The next big national intelligence debate

June 7, 2013

My iPhone keeps track of everywhere I go and everyone that I call. It knows when I sleep, when I wake, and how active I am. It has the names and numbers of all of my friends and access to all of my emails, social networks, and even to the health information collected by apps that I’ve installed.

A sign stands outside the National Security Administration (NSA) campus on Thursday, June 6, 2013, in Fort Meade, Md.(AP Photo/Patrick Semansky)
A sign stands outside the National Security Administration (NSA) campus on Thursday, June 6, 2013, in Fort Meade, Md.(AP Photo/Patrick Semansky)

Google has a one-up on my iPhone. It reads my emails before I do and knows what I am thinking by analyzing what I search for on the Internet and which Web sites I visit. It “knows” what other people think about me. If my friend and noted futurist Ray Kurzweil succeeds in his mission at Google, it will also understand my wants and needs. It will be able to predict what I want to search for, where I want to go, and what I want to eat. It will understand how my brain thinks and know me better than my wife does.

Apple and Google would make Big Brother jealous. Yet we voluntarily offer these companies, and others, our deeply personal information because it makes our lives better.

We can debate whether government access to our phone records and web data is making us safer or obliterating our civil liberties.  But the reality is that in the tech era, which we have already entered, what we used to think of as privacy is becoming a relic.

Before we know it, products like Google Glass will record everything we see and hear. Expect cameras and sensors to be everywhere in public places and office buildings and on drones. Face recognition technology will identify and track us.

Even our appliances will be connected to the Internet and “talk” to each other. Speaking at and In-Q-Tel event last year, CIA Director David Petraeus said:

Items of interest will be located, identified, monitored, and remotely controlled through technologies such as radio-frequency identification, sensor networks, tiny embedded servers, and energy harvesters—all connected to the next-generation Internet using abundant, low cost, and high-power computing—the latter now going to cloud computing, in many areas greater and greater supercomputing, and, ultimately, heading to quantum computing. In practice, these technologies could lead to rapid integration of data from closed societies and provide near-continuous, persistent monitoring of virtually anywhere we choose.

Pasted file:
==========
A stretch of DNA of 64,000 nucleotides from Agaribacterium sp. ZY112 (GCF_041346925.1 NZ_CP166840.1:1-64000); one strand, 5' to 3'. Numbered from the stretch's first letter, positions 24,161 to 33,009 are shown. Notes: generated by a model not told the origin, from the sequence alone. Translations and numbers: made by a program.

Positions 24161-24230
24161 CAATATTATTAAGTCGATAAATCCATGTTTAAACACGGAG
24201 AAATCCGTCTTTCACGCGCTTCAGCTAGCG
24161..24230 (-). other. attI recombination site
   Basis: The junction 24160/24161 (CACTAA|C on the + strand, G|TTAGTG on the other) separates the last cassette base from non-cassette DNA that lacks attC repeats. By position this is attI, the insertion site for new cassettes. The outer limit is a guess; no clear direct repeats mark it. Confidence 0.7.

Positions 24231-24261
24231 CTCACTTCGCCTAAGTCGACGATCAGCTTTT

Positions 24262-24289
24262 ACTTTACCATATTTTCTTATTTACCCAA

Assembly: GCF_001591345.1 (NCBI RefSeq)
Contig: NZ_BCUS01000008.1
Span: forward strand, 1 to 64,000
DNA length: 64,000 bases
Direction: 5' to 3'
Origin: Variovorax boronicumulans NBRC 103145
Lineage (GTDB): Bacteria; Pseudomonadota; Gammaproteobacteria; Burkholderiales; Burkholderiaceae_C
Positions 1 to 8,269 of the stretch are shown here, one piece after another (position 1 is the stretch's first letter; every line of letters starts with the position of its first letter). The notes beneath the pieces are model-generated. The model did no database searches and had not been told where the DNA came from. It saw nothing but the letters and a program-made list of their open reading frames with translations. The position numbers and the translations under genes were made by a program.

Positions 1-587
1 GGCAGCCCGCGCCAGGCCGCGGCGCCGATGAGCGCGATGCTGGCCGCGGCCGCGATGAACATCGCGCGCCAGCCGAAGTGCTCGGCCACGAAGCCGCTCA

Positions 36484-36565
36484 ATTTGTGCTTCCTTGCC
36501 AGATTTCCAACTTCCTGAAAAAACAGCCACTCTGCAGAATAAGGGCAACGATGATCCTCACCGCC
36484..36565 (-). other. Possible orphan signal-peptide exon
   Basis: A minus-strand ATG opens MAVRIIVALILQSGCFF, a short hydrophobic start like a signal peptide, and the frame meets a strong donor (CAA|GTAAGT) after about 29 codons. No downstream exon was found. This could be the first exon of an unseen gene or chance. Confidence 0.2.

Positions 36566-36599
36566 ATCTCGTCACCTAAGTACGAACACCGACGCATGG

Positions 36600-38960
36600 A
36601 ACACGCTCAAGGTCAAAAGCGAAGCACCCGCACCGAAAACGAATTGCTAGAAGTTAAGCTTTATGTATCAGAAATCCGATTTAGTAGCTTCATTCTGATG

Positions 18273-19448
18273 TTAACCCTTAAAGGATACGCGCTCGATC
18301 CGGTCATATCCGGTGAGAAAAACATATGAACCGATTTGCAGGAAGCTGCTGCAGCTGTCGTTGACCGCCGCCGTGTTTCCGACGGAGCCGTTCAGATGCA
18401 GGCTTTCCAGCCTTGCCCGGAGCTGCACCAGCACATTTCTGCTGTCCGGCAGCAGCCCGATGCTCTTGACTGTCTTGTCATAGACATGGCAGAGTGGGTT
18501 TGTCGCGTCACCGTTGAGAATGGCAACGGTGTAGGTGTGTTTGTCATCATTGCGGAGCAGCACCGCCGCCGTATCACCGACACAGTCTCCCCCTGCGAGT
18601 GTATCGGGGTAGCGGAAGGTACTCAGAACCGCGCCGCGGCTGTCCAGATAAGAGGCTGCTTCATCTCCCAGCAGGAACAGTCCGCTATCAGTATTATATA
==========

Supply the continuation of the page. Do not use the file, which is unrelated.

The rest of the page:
In other words, there will be nowhere to hide. There will be all sorts of data collected about us from many sources.

The real debate we need to have centers around what is being done with these data. We will readily allow Google to track our searches, learn our likes and dislikes, and incorporate the advice of our friends so that it can recommend where we travel or what restaurants we choose. But should these data also be used to market to us? Should Google be allowed to share our data with third parties—and governments? And then the bigger question: how do we reign in government? We can’t stop the gathering of data, but we can surely limit its use. We can also put limits on the time that tech companies and governments are allowed to keep these data.

That is the real battle that needs to be fought.

I personally worry less about data that I know is being collected than what is being collected surreptitiously. Hackers, for example, who have the ability to turn on the camera and microphone on our computers without our knowing it. The Chinese government is hacking into government and corporate networks to download every piece of information that it can. The data that the U.S. government is gathering is likely being used to protect the public and many tragedies may have been prevented. But the Chinese are using our data to give their companies a competitive edge and find ways to disable the U.S. infrastructure. Organized crime is reaping billions by hacking banks and robbing from individuals. That is what terrifies me more than U.S. government snooping.

Vivek Wadhwa is Vice President of Innovation and Research at Singularity University and Arthur & Toni Rembe Rock Center for Corporate Governance at Stanford University. His other academic appointments include Harvard, Duke and Emory Universities as well as the University of California Berkeley.

READ: Files show U.S. mining Internet data; firms deny giving access

Vivek Wadhwa is a fellow at Rock Center for Corporate Governance at Stanford University, director of research at Center for Entrepreneurship and Research Commercialization at Duke, and distinguished fellow at Singularity University. His past appointments include Harvard Law School, University of California Berkeley, and Emory University.
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